Page Contents

A Farmware generally includes Python code that is run by FarmBot OS. During development, you may first write and run the Python code on your local computer. To run it with FarmBot OS, the code must be hosted on a server from which FarmBot OS can download it.

All of the following methods require a minimum of two files:

  • A Farmware manifest: manifest.json. (see the Farmware manifest for general info)
  • The Farmware code: a .py file that contains or runs the code you’ve written. (See Farmware.)

For example Farmware files, see Hello Farmware.

Farmware code filenames

The following examples use my_farmware_code.py, but a different name should be chosen for your main Farmware code file.

Farmware is downloaded by FarmBot OS by installing it via the Web App FarmBot OS is connected to, which can either be self-hosted or at the public my.farm.bot. The manifest.json file URL is used for installation. See Installing Farmware in the user documentation for basic UI operation.

Farmware can be run via the Web App by selecting it on the Farmware page and pressing run. (See Farmware in the user documentation for basic UI operation.)

Troubleshooting tips can be found on the Common Farmware Problems page.

A typical heavy development workflow might include all of the following options in order. If a Linux system is not available, one might skip options 2 and 3 (which require running a server or building FarmBot OS). If Python is not available, one might skip options 1-3 and write a Farmware directly on GitHub. Published Farmware are usually hosted in a GitHub repository.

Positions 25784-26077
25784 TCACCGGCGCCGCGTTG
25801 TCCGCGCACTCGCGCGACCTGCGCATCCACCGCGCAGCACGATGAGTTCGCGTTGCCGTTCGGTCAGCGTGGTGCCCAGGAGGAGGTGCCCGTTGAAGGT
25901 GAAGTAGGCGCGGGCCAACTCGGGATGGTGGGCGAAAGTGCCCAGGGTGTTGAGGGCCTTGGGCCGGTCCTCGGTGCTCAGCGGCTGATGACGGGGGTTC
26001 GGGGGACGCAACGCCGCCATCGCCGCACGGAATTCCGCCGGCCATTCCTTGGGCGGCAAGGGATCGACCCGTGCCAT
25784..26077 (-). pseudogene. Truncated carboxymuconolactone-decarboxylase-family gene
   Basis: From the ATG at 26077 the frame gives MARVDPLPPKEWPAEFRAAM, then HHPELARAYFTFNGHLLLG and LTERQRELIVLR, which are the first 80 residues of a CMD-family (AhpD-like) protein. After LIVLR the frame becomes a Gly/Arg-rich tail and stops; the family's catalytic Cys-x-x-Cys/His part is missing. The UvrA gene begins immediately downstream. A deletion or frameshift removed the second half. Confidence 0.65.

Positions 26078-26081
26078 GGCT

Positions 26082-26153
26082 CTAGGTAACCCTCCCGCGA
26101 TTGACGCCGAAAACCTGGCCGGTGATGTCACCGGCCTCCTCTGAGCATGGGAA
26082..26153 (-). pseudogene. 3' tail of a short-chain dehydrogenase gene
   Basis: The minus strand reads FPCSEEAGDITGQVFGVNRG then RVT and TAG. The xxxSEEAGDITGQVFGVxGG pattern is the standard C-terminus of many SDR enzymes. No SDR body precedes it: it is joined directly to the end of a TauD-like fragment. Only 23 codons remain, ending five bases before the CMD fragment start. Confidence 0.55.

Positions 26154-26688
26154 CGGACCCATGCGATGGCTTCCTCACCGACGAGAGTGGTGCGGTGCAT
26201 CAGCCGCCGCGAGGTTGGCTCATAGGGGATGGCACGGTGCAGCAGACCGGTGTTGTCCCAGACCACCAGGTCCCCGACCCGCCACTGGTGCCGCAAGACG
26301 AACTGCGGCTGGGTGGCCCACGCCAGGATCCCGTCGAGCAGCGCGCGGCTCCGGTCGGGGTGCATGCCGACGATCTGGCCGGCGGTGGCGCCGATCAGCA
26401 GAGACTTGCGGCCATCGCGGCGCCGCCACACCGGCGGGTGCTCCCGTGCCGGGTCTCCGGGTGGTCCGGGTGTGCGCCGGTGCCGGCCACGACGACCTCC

For the examples below, you can assume you want your Farmware to tell your FarmBot to say “Hi!” and so my_farmware_code.py contains the following code:

from farmware_tools import device
device.log('Hi!')

Option 1: Python (without FarmBot OS)

Description Run the Python code on your computer
Pros Fastest updates
Most robust debugging for the code itself
Cons Does not reflect the FarmBot OS environment where the code will eventually be run

Step 1. Write some Python code.

Step 2. Run it via Python.

Using farmware_tools on your computer

To run code that imports farmware_tools on your computer (without FarmBot OS), you will need to install the package via pip install --user farmware_tools. FarmBot OS already has the package built in.

Option 2: Localhost (run FarmBot OS locally)

Description Run FarmBot OS on your computer.
Pros Allows direct editing of Farmware code
Cons Must be able to compile FarmBot OS on a compatible system. (see FarmBot OS)

This option is not recommended unless you are familiar with Linux and building Elixir apps.

Step 1. Follow the instructions for setting up a local development environment for FarmBot OS.

Step 2. Create a Farmware manifest and zip file containing your Python code and start an HTTP server on your computer. (e.g., python3 -m http.server 8000 --bind 127.0.0.1). Alternatively, use one of the other hosting methods.

manifest.json (FBOS v8+):

{
 "package": "my-farmware",
 "language": "python",
 "author": "me",
 "description": "A description of my Farmware.",
 "farmware_manifest_version": "2.0.0",
 "package_version": "1.0.0",
 "farmbot_os_version_requirement": ">= 8.0.0",
 "url": "http://127.0.0.1:8000/manifest.json",
 "zip": "http://127.0.0.1:8000/zipped_farmware.zip",
 "executable": "python",
 "args": "my_farmware_code.py"
}

Step 3. Install the Farmware via the manifest.json file url at the HTTP server address. (e.g., http://127.0.0.1:8000/manifest.json if using the locally hosted method)